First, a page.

From the Head of College, Graham Leddie
Heads Speech to the 7 – 9 Academic Assembly: Fail to succeed
At our recent senior Academic Assembly, I spoke about the value of hard work by hand. The amazing power your hands can deliver through work, symbol, connection and love. Today, I would like to unpack the notion, ‘fail to succeed’. Please watch this short clip:
Everyone wants success but usually the first thing you find on the road to success is failure. This is what divides those who want success and those who are successful.
It is impressive to see students testing themselves, watching how others do things, asking for tips and assistance and then having a go.
Today, I will shake many academic achievers hands and we will celebrate their fine achievements, but what this does not show is how hard they worked, how often they failed and the number of attempts they made seeking success.
Nelson Mandela said, “Do not judge me by my successes, judge me by how many times I fell down and got back up again.”
Fail is an easy word to say, but a very different beast to wrestle with. Like a skateboarder as he lands on the cold hard concrete, it hurts.
It means realising you can’t do something at that moment.
It means wondering if you will ever be able to do it.
It may even mean battling with that voice in your head, that says you can’t.
But the admiration here for our academic achievers is that you got back up. You said to yourself, I can’t do it .. Yet! And you dusted yourself off and had another go. I suspect in lots of cases, as with all of us here, you are still having a go.
We are all looking forward to the next trick you are going to master, through enthusiasm and pride in your own achievement.
Our admiration is not just for the award, it is for the desire you have shown to try and try again. That is what learning is all about in anything we undertake in life, you fail and you learn from your mistakes. You seek to get better, one step at a time.
In this school learning community you are fortunate to be able to access amazing learning resources and be supported by your teachers. I am enormously proud of these young gentlemen who have mastered a skill that we can celebrate today.
I know amongst the audience here we have numerous learners who are standing on their deck with wheels spinning underneath them, looking for success, but remember the first thing you find on the road to success can be failure.
The College is certainly a buzz of activity at present with the following activities:
- HSC trials
- Transition from winter co-curricular to the track and field season, as well as preparation for summer co-curricular
- Learning walks
- Science Week
- VET work placements
- Wednesday’s celebration of the Assumption Mass (Years 5-12)
- Years 7 – 9 Academic Awards Assembly
- ICAS Award winners
- The College hosted the Gifted and Talented Secondary Teachers’ Association this week
- Year 11 spelling bee House competition
- 2020 Year 7 interviews
- Author Talks, Years 7 to 10 – Author James Phelan
For further details, please see the reports throughout the newsletter.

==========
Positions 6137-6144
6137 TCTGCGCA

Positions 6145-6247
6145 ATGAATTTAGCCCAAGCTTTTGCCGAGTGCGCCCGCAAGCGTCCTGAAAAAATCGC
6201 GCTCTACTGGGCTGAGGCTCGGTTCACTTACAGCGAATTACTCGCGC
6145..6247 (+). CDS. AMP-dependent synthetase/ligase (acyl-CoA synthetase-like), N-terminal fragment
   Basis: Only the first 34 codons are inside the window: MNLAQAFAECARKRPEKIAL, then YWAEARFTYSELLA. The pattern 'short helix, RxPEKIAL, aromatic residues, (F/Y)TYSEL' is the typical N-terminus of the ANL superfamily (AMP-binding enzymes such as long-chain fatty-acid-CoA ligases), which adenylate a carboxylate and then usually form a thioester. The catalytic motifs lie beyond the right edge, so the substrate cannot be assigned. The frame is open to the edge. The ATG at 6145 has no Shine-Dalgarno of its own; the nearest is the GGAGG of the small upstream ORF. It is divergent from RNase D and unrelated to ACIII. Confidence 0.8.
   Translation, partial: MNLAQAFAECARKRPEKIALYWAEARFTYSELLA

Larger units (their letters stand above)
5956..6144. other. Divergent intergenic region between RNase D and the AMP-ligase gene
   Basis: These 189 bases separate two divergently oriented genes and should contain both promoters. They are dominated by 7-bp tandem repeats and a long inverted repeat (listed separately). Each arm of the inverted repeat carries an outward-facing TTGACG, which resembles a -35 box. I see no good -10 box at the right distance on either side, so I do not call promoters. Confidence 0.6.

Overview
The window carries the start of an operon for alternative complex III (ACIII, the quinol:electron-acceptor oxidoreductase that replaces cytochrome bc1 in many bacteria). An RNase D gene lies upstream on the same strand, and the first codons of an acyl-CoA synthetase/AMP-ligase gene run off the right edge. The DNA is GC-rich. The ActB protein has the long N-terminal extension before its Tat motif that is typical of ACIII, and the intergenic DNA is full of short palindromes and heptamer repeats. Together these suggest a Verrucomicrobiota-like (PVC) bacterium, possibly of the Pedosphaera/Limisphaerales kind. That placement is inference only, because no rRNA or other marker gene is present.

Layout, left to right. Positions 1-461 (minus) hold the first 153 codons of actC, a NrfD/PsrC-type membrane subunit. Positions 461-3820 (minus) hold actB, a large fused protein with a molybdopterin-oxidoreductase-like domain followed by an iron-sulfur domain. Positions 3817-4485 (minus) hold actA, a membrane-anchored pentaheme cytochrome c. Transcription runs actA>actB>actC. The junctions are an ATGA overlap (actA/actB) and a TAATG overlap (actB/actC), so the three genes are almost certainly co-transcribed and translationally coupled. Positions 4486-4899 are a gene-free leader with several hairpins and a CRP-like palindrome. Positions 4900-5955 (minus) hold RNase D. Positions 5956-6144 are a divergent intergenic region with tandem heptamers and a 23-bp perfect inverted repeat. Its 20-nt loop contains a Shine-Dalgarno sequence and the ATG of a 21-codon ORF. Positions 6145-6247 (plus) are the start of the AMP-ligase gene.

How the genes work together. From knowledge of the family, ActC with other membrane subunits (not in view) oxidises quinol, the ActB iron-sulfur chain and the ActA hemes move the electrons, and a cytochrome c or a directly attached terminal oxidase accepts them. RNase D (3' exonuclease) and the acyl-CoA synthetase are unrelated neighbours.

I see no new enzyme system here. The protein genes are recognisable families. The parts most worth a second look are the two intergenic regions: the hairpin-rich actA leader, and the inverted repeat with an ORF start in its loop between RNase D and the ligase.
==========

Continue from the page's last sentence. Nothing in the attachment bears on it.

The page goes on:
Successful Fundraiser supports Hugo Kulscar
Wednesday 15 August saw a large group of our students, teachers, old boys and families attend a fundraiser for the Kids Cancer Project at Latham Park, South Coogee. The event was to show support for Hugo Kulscar of Year 6 and his family. Hugo is currently undergoing intensive treatment for Leukaemia at Prince of Wales Children’s Hospital and, after some initial hurdles, he is responding well to treatment. His courage and support from family and friends are all helping in his daily battle with the side effects of his intense treatment. We now call on the wider community to support Hugo in his battle. You can show your solidarity with Hugo by making a donation at the link below to help fight this terrible disease. Hugo won’t give up fighting and your support to help him get through this battle will really lift his spirits.
At the Assumption Mass yesterday, Fr Bernie Thomas challenged us all to look past the statues and symbols that we have used throughout time to represent the Mother of Jesus, Mary. He asked us to focus on her steadfast faith, her trust in something greater than herself and her amazing courage as a 15 or 16 year old girl to be thrust into such a challenging situation. Like Sister Jan Barnett rsj at the May Procession, Fr Bernie challenged us to think about where we would find Mary in 2018. Mary would have got her hands dirty, she would have been assisting those most in need, those on the margins, such as the homeless, the disabled, those that have fled other countries and those needing love. Fr Bernie also commented on how reverent and prayerful the boys were at Mass, which he very much appreciated.
In response to feedback from the Parent Association and readers, this week you will be able to enjoy Nurrunga in a new online format. Stories now expand within the page, rather than taking you to a new page and the overall design has been simplified. These changes will make it even easier for you to enjoy the College newsletter across all platforms.